Children in Church
What are those kids doing in that pew over there? Are they miming the old lady singing in front of them?
You better put that money back in the plate or I'm telling.
Children in Church
Sunday mornings were white sugar-powdered, grocery store donuts and the Sunday Funnies.
I read the 8-page, full color section on the floor because I was too small to hold it.
When I was able to grasp the gigantic gazette, soon to be Grouper-gone-gamey garbage, I knew
I was nearly a man, or a really long armed boy.
My favorite comic strip was The Phantom, an ongoing saga about a masked man who kept justice in the jungle while dressed in a skintight purple jump suit. So much for male role models. Then there was Prince Valiant, another hero who wore tights. I never really put it all together until now. Excuse me while I call my counselor.
After reading the Funnies, it was off to church asking myself, “Why ruin a weekend morning by piling into the family Ford Falcon to head up Macdill Avenue toward the Bayshore Baptist Church
in Tampa, Florida? And why was it called Bayshore Baptist when it had never been located on Bayshore Blvd?”
Sunday school was tolerable but then came Church Service with, believe the name or not, Reverend Robert E. Lee. He would consider every angle of a sermon and wring out every nuance of the lesson for the day, seemingly forever.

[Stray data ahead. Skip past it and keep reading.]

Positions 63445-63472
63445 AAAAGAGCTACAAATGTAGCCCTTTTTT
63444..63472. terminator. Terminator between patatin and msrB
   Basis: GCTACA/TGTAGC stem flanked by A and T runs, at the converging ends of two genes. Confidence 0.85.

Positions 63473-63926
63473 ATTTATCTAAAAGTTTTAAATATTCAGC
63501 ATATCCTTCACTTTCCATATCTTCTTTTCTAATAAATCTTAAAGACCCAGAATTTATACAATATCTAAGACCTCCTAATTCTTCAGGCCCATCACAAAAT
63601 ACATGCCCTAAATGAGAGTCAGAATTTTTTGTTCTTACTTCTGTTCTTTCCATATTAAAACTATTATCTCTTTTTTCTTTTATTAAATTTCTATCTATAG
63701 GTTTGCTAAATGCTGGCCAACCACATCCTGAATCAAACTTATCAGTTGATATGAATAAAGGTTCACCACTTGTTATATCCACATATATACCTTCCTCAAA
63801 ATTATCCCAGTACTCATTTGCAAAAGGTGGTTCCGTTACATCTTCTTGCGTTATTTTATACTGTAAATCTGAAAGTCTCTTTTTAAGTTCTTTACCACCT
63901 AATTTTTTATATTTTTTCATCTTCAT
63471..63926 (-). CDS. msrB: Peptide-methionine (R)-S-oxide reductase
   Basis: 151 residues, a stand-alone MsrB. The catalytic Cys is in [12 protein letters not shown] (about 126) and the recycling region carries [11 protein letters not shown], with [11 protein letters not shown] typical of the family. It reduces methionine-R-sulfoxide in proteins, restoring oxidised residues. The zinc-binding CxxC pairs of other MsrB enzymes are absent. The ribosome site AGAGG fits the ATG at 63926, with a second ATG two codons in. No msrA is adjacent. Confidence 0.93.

After the third moral example, my friend Mainor and I had two choices. The first choice was to scream out in unison, “We get the message, we get the point, and we understand the ramifications of your lesson. Please, please, please let us go home so that we may put into practice, these fine examples of Christian living. Let us go out from this place of worship and let it be soon, back to our friends, family, to the secular community and beyond, to become a shining light to one and all.”
Our wiser second option was to just quietly play our made-up game, “Erase and Replace.”
We erased letters and words in the church bulletin, replacing them with other letters and words until we had written something hysterically funny and clever: “The church wishes to thank Mrs. Betty Simmons for the beautiful bouquet of Mums in the sanctuary last Sunday," became, "Lurch wishes to spank Mrs. Betty Simmons for the beautiful bucket of bums in the mortuary last Sunday." I swear this was funny to us at the time. I still like it today.
Rev. Lee always wanted at least one more sinner to come forward to confess, before the rest of us could go home. If one lost sinner came up too easily or too soon, he would ask for another one.
12:30 PM one steamy summer Sunday, my grandfather found God. He volunteered to be that lone last lost sinner, just so we could all get home to dinner before 1:00 PM.
The choir softly posed the final call to all sinners with the musical message, “Ye, who are weary come home, come home,” Mainor and I hid behind Mrs. Batdorf, the pillar of the church, and mimicked her soprano voice. Two 10-year-old boys singing wavering falsetto behind this Christian column of a woman.
Mrs. Batdorf once told my Sunday school class that dogs don’t go to Heaven. My dog, Spunky,
had just died and I thought she was wrong. But when Mrs. Batdorf finally died, no one felt the loss more than Mainor and I did because we never did find a suitable, sizable substitute church member to hide behind for those Sunday mornings so very long ago.
A week after Mrs. Batdorf died, I had a dream: She was passing through the Pearly Gates; all of the upstanding church members had said she would. Spunky scampered out to greet her. He bounced up into her arms and gave her a big old Welcome-to-Heaven Doggy Kiss.
Something to keep in mind for all occasions: W.W.S.D. What Would Spunky do?